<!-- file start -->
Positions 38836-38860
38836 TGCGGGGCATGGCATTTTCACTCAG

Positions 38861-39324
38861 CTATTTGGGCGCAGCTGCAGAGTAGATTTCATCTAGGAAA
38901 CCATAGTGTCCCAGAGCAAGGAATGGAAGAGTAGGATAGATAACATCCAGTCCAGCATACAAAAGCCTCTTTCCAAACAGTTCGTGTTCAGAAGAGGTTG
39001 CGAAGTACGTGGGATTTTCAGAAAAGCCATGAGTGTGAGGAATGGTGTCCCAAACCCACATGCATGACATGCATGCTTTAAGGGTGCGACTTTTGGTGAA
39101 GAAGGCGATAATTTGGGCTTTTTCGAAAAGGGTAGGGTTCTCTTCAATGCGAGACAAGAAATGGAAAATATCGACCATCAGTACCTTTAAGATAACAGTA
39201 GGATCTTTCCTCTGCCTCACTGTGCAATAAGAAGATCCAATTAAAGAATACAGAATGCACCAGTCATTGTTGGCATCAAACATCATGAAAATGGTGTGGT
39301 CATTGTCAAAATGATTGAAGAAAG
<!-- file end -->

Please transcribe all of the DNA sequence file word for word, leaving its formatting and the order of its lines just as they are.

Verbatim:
Positions 38836-38860
38836 TGCGGGGCATGGCATTTTCACTCAG

Positions 38861-39324
38861 CTATTTGGGCGCAGCTGCAGAGTAGATTTCATCTAGGAAA
38901 CCATAGTGTCCCAGAGCAAGGAATGGAAGAGTAGGATAGATAACATCCAGTCCAGCATACAAAAGCCTCTTTCCAAACAGTTCGTGTTCAGAAGAGGTTG
39001 CGAAGTACGTGGGATTTTCAGAAAAGCCATGAGTGTGAGGAATGGTGTCCCAAACCCACATGCATGACATGCATGCTTTAAGGGTGCGACTTTTGGTGAA
39101 GAAGGCGATAATTTGGGCTTTTTCGAAAAGGGTAGGGTTCTCTTCAATGCGAGACAAGAAATGGAAAATATCGACCATCAGTACCTTTAAGATAACAGTA
39201 GGATCTTTCCTCTGCCTCACTGTGCAATAAGAAGATCCAATTAAAGAATACAGAATGCACCAGTCATTGTTGGCATCAAACATCATGAAAATGGTGTGGT
39301 CATTGTCAAAATGATTGAAGAAAG